Mayo Clinic defends executive raises

Mayo Clinic returned to raises for its executive team in 2021 with top-paid employees seeing the largest increases of 20 percent or more, the Rochester Post Bulletin reported Dec. 8.

Financial hits brought on by the COVID-19 pandemic in 2020 left many Rochester, Minn.-based Mayo Clinic executives taking small pay cuts. Compensation for CEO Gianrico Farrugia, MD, dropped 1 percent, for instance. 

The next year, Mayo returned to raise executive pay, with a total of 26 employees reporting compensation of more than $1 million in 2021. That tally is up from 23 in 2020 and 21 in 2019.

In 2021, Dr. Farrugia's compensation increased by 27 percent to $3.48 million. Then-Chief Administrative Officer Jeff Bolton's compensation increased by 24 percent to $2.11 million. Kent Thielen, MD, CEO of Mayo Clinic in Florida, saw his compensation increase by 20 percent to $1.79 million and Richard Gray, MD, CEO of Mayo Clinic in Arizona, saw his compensation increase 26 percent to $1.78 million in 2021.

"Mayo Clinic is the top-ranked healthcare provider in the country in large part because of our staff," system spokesperson Ginger Plumbo said in a statement to the Rochester Post Bulletin. "A structured compensation program has been used for salaries at Mayo Clinic for more than 45 years to remove financial incentives to do more than is necessary or less than required for the patient. There are no incentives or bonus pay. Executive compensation is no exception to this model and is necessary to deliver on our plan to cure, connect and transform healthcare."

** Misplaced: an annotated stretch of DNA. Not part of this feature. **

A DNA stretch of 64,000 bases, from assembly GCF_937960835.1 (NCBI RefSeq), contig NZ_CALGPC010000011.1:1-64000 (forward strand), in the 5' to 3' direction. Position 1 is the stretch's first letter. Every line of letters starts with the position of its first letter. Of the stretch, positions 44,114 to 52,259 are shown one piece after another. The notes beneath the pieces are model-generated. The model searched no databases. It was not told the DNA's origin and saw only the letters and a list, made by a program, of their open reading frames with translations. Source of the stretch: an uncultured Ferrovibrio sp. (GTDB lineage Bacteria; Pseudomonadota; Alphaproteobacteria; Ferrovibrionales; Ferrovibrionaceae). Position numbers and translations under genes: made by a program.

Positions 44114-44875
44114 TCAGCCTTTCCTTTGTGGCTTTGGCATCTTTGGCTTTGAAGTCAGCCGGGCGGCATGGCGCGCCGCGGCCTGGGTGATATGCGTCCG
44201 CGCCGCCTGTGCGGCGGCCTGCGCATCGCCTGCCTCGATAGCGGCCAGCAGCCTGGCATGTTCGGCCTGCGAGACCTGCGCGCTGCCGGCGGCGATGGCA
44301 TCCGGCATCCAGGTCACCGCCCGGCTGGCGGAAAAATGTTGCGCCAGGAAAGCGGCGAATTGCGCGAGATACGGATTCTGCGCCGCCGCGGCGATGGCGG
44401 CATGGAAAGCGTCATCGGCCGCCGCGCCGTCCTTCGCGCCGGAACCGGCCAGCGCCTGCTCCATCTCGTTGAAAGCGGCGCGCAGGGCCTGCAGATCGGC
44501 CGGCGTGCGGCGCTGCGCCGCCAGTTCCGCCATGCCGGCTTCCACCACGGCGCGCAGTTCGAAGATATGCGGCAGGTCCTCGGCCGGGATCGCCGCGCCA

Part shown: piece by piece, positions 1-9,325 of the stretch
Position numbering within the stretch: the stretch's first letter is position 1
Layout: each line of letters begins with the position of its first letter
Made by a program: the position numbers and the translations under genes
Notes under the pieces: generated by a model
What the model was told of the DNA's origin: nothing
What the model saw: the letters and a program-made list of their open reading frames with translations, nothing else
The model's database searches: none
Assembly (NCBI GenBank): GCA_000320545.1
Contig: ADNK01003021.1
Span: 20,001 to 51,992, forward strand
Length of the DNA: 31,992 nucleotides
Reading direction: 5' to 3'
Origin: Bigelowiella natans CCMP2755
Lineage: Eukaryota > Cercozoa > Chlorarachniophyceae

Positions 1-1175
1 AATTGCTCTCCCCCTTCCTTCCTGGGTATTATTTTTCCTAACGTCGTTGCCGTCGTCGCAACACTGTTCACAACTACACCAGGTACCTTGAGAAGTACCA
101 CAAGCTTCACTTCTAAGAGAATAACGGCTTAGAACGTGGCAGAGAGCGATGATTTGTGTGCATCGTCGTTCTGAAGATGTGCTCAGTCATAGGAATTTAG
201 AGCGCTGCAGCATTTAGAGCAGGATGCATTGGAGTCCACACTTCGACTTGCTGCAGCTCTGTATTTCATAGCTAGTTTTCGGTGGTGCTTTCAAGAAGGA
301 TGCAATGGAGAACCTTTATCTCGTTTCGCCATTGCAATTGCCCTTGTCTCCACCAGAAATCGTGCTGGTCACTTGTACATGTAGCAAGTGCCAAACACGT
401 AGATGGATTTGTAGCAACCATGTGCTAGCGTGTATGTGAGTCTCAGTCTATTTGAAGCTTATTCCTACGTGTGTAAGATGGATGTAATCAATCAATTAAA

Mayo Clinic has been an outlier throughout 2021 and 2022 for its financial performance. As many health systems report large losses and fallen margins, the system posted $1.2 billion in net operating income for 2021. More recently, the system reported net operating income of $157 million on $4.12 billion for the third quarter of 2022 with an operating margin of 3.8 percent. 

This fall, Mayo announced it would raise pay by 6 percent in early 2023 for about 64,500 allied health staff — a change it described as the biggest across-the-board pay jump in more than two decades. That comes in addition to raises of 3 percent across all allied health job categories. 

Mayo has a 73,000-person workforce.


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